Re: Open Software License v2.1
Brian Thomas Sniffen wrote:
> Josh Triplett <email@example.com> writes:
>> Furthermore, if you *sue claiming that the work infringes your patent*,
>> I see absolutely no reason why you should have any rights to the work,
>> since you are trying to eliminate the rights of others to the work. I
>> can understand the objection to terminating the license over unrelated
>> lawsuits, but not the objection to termination when you actually sue
>> over the software in question. The alternative would be that *no one
>> except you* would have rights to the software, which means you have now
>> essentially made it your own proprietary software.
> No, you did that when you invented it
Stop right there. You didn't invent the software I wrote, regardless of
what the overloaded US Patent Office might think.
> and filed for a patent.
Some companies file "defensively" on the "everyone else has bogus garbage
patents, we need some too" principle.
> *already* your own proprietary software, and you're going to the
> courts to get that enforced.
But what about my copyright? I wrote the software. I am happy to license
it freely. I am *not* happy to make it into your proprietary software. If
your patent is really valid, write your own software.
> Consider a copyright-only case: Alice and Bob each release some
> software under a copyleft, with a clause mentioning that any lawsuit
> claiming copyright infringement on the work or any derivative forfeits
> all right to the original work and any derivative. Alice and Bob each
> use each other's software extensively, though they don't actually like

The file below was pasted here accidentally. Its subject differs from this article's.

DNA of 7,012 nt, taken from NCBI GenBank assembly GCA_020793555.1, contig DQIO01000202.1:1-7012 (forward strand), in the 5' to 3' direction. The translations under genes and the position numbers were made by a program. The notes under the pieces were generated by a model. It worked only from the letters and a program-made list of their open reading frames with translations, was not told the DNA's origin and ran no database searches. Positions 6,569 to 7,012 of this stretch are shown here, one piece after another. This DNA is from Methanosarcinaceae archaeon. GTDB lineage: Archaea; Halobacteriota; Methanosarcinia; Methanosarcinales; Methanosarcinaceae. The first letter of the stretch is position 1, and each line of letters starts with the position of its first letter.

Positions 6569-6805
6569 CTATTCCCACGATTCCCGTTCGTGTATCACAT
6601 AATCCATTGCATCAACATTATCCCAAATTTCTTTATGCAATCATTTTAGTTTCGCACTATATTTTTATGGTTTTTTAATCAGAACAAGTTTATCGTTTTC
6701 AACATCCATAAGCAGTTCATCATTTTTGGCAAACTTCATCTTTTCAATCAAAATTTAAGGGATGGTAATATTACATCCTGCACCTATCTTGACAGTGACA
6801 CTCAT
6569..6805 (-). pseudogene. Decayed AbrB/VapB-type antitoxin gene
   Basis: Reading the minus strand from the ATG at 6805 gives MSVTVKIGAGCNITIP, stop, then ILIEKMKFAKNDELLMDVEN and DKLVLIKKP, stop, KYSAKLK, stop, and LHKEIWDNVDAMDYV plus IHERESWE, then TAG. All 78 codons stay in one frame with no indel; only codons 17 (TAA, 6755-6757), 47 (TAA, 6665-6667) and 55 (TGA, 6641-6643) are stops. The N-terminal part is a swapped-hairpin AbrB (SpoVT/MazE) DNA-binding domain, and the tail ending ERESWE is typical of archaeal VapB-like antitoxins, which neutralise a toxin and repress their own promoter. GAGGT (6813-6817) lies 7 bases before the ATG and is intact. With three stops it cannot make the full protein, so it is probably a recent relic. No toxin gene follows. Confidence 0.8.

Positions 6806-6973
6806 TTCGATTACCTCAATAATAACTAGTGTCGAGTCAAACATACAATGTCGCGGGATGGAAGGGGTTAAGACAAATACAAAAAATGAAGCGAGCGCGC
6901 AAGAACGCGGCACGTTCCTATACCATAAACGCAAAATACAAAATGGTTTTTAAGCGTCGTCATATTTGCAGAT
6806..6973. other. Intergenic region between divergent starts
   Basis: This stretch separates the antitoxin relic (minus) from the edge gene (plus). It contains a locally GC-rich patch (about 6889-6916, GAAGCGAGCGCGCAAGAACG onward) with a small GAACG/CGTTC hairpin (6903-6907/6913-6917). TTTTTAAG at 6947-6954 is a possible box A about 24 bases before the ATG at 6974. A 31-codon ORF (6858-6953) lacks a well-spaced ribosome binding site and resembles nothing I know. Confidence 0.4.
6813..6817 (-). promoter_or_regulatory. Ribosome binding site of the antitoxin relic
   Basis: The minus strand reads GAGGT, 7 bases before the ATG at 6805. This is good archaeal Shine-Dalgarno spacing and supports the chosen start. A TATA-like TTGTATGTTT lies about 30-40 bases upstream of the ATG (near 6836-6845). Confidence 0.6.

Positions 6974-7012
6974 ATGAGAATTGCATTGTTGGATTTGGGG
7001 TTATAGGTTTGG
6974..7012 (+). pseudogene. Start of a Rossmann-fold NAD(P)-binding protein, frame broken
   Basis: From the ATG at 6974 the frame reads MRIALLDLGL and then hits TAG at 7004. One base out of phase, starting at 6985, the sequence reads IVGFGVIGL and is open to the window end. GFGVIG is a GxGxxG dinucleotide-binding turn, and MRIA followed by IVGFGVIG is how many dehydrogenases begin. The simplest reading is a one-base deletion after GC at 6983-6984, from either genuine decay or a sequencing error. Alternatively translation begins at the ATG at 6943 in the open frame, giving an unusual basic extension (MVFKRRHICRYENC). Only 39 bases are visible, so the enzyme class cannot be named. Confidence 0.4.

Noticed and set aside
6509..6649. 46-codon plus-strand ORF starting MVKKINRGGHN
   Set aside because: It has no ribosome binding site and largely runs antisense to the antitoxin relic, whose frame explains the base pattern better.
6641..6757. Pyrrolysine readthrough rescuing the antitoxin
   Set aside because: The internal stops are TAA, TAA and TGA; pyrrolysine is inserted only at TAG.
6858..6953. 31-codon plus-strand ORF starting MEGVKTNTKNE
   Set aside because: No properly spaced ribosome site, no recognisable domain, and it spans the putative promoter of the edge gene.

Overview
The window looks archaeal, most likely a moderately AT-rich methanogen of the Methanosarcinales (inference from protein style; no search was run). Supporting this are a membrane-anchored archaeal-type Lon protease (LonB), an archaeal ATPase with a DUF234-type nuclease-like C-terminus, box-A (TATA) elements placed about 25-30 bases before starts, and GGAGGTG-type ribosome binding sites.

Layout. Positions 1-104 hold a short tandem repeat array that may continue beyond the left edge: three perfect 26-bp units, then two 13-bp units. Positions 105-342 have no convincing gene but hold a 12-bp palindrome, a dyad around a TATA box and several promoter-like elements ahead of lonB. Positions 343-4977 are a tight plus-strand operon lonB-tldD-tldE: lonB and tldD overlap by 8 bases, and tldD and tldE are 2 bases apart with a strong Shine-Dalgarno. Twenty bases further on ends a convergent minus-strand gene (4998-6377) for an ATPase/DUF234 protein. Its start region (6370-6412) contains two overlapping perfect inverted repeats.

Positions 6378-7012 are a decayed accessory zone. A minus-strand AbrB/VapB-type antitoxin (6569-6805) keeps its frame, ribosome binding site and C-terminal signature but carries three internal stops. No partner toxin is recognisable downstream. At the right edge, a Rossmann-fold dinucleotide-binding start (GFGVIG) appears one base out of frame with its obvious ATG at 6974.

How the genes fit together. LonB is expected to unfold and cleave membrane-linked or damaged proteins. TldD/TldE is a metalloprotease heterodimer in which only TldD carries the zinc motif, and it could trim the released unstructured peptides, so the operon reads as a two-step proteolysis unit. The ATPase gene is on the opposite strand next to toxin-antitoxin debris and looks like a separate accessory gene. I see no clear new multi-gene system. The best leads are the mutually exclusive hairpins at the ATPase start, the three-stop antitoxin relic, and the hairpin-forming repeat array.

> each other much at all.
> Now Charlie comes along and derives a new work from Alice's and Bob's
> software. He violates the copyleft. They'd each like to sue him for
> copyright infringement, but if either one sues to defend his property
> rights, he loses his rights to the other's software. Is this free?
Actually, this is *not* analagous to the case at hand.
The clause we are discussing only applies if you allege that the *Original
Work* consitutes patent infringment.
Delete the "or any derivative" phrase from your example, and you see that
neither one loses the rights to the other's software. (On the other hand,
if Bob claims that Alice's software contains work stolen from Bob, then Bob
*does* lose the right to use Alice's software. And Charlie's. Is that
> I don't think it is, though I'm not so sure of myself to think that
> reasonable people can't disagree.
> But the patent case seems very similar: A and B each develop some
> software and distribute it under a copyleft with an attached patent
> license with a termination clause for any suit against the licensor or
> any licensee claiming patent infringement in the associated code.
> They each use the other's software and patented techniques.
> C then distributes an illicit derived work, in such a way that he does
> not violate the copyright license but does violate the patent
> license. Neither A nor B can sue him without losing their rights to
> the other's software. So if the copyright version is non-free, this
> is non-free, right?
But that's not the case we're looking at....
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